Thursday, March 31, 2011

Perfectly loved...

A little inspiration for my little people today:

"Perfect because of God's design, Righteous because of His grace, and Loved because we'll make sure of it!"

Love this... new song by Mark Schultz

Heard this for the first time on the radio the other day. Though we didn't receive a prenatal diagnosis for Brianna, I can still understand the emotions involved in this song from the perspective of a parent of a child with special needs... and even more so from the perspective of someone that has received a 'terminal' diagnosis for my daughter. Just like this song, Emma is alive and thriving despite the diagnosis that was given to her just 6 weeks after coming home in 2008! 

The connection

Remember that random money post the other day about finding a quarter?

Ok, here you go....

The quarter held value only when it was discovered, not when it was there but unknown.  It was in our home and belonged to us the entire time, yet only once we held it in our hands did it receive the true value that it innately holds.

Everyone has importance, true value!  It's just that sometimes their value is hidden and therefore given no credit until it is discovered.  It is always a part of them, but the discovery of that importance is the appearance of new value.

How's that for more randomness?

The importance of importance

Yesterday I took Micah up to Hope Haven, the Down Syndrome Clinic in Jacksonville.  He's the last of our crew to go this round (4 have already been) and it's always informational and really encouraging each time we go!  Micah was a ham, behaved well, stayed on task, did exactly as I would expect him to and more.  It's always nice to have the kids actually do well when they go to evaluations :)

This clinic is a 4 hour set of sessions with PT, OT, ST, and an educational session.  They do an evaluation then send us a report within a few weeks with all the information they got as well as suggestions to continue working on the child's strengths and to improve their weaker areas.  Yesterday I was especially focused on the educational piece, getting all the help I could to see what insight Laura Watts, the director of the center and mother of an adult son with Down syndrome, would be able to share with me about the kids' continued education and suggestions for the next season of their schooling.

After the clinic, I drove over to St. Augustine to go shopping a bit for things for the kids at the outlet center.  I ended up getting summery sandal-sneakers for several of the kids which will give them good support without making their feet super hot.  And... they're washable :)  Which makes them great for rainy spring and summer days as well.  I also picked up shirts for Easter and even a shirt for myself...

Then I had the pleasure of meeting up with my friend, R, who I've known since high school.  Though we never really hung out in school, we began having lunch regularly at our church about a year after Mike and I got married.  For the next three years we regularly had lunch once or twice a week with R when she was working in the church cafe or helping out with the school art class.  When Brianna was diagnosed with Down syndrome, R and her mom D were some of the first people that we wanted to share her diagnosis with.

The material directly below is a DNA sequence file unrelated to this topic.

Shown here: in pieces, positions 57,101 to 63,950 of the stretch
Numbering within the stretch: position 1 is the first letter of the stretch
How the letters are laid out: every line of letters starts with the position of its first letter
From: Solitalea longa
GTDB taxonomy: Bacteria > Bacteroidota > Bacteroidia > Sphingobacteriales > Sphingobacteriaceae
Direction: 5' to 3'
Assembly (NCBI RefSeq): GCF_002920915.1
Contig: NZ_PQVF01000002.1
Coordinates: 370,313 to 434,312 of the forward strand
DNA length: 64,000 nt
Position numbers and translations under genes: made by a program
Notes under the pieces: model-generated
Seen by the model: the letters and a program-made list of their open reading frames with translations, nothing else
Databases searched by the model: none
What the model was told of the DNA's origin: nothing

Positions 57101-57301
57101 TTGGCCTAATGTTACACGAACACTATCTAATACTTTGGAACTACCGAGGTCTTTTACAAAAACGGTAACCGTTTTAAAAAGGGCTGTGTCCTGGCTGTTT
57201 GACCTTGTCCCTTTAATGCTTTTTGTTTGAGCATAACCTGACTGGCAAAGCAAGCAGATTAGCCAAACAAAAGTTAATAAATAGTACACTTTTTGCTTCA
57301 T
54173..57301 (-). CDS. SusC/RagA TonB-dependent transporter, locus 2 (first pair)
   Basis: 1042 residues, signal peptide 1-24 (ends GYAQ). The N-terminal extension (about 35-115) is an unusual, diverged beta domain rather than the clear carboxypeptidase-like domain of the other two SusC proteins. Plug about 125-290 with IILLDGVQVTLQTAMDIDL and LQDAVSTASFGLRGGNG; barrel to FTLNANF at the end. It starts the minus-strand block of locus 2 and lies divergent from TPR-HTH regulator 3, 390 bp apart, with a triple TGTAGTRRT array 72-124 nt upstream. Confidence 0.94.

R recently moved to a group home so she could have more activities and independence! She is doing great in her new surroundings and enjoyed water skiing, knee boarding, and tubing in a lake yesterday before going to a church dinner and Bible study.  They are keeping busy and she is thriving in it!

Last stop of the night (I did a lot of laps of driving!) was dinner with Kathy and Jen, two moms of little ones with Ds who I've communicated with via computer and phone for 5 years and have had the pleasure of meeting up with several times along the way as well.

Now, back to R... :)

R introduced Micah and I to the house parents and told them that Micah has Down syndrome.   He has Down syndrome "just like me, I have Down syndrome too."

That may seem like a simple statement, but to me, it was huge!  In the last 5 years I've seen a big change in R.  One of the main reasons (aside from wanting her to be able to be a part of our journey with Brianna) that we told R first is because she had, up to that time, been very resistant to any talk about Ds.  If the phrase came up, it was often met with anger or frustration from her.  To her, it was a negative thing... something not to be talked about.  A thing that made her different and that made her uncomfortable.  Something that she couldn't change or shape, but had a derogatory meaning.  The one thing holding her back from having the 'normal life' she already lived with her college age peers and her activities with the church and school.

Brianna was not "just another baby" at the church.  Though she, of course, was the world to us just like Kristopher was and each of our children after!  She also was born to two staff members...  Michael was on staff with Senior High and running that program and I was a children's minister for 5th and 6th graders.  Brianna was automatically 'known' by most of our church before she arrived and the medical difficulties she faced before we learned what her diagnosis were was something our entire church had been praying for.

Our reaction to Brianna's diagnosis of Down syndrome was pretty important.  Not just to us and our church family, but also-- I realize 5 years later-- to R.